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Terlipressin-Induced Peripheral Cyanosis in a Patient with Liver Cirrhosis and Hepatorenal Syndrome

Chi-Wen Chiang, Yun-Ju Lin, Yaw-Bin Huang

(Division of Pharmacy, Pingtung Hospital, Ministry of Health and Welfare, Pingtung, Taiwan)

Am J Case Rep 2019; 20:5-9

DOI: 10.12659/AJCR.913150


BACKGROUND: Hepatorenal syndrome (HRS), which is a type of functional renal impairment, is one of the most serious complications in patients with liver cirrhosis. Terlipressin can induce splanchnic vasoconstriction, which increases the renal blood flow and has beneficial effects on HRS. However, terlipressin administration may cause serious ischemic complications such as skin ischemia, peripheral gangrene, and ischemic bowel necrosis. Here, we report a case of peripheral cyanosis following terlipressin administration in a cirrhotic patient with HRS.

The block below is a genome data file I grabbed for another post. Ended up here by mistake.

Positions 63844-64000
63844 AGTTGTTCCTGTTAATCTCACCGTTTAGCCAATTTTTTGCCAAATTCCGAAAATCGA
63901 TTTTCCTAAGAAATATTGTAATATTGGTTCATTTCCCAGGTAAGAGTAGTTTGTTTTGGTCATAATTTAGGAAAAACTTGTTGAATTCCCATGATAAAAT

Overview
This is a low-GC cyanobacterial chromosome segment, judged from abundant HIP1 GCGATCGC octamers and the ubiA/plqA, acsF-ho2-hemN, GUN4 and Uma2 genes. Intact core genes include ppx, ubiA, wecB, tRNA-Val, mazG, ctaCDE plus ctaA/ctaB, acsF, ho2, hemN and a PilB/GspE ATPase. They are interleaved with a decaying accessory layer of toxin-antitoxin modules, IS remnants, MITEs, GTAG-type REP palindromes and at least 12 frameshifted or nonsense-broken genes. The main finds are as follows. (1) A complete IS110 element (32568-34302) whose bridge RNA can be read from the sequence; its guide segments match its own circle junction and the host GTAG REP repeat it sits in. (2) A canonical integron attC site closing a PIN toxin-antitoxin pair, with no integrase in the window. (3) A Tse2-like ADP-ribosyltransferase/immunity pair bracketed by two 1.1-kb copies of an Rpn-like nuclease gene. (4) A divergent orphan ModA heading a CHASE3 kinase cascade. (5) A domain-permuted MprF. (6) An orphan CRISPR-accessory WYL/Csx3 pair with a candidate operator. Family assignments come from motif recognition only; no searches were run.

CASE REPORT: The patient was a 65-year-old male. He was considered to have type-1 HRS, and thus, terlipressin was administered. However, peripheral cyanosis involving the fingers, toes, area around an umbilical hernia, and scrotum was noted. Thus, terlipressin administration was discontinued. Subsequently, his condition rapidly improved.
CONCLUSIONS: We reported a case of peripheral cyanosis following terlipressin administration, which resolved after discontinuation of terlipressin administration. It is important to recognize the early signs of side effects and discontinue the administration of the suspected drug immediately.

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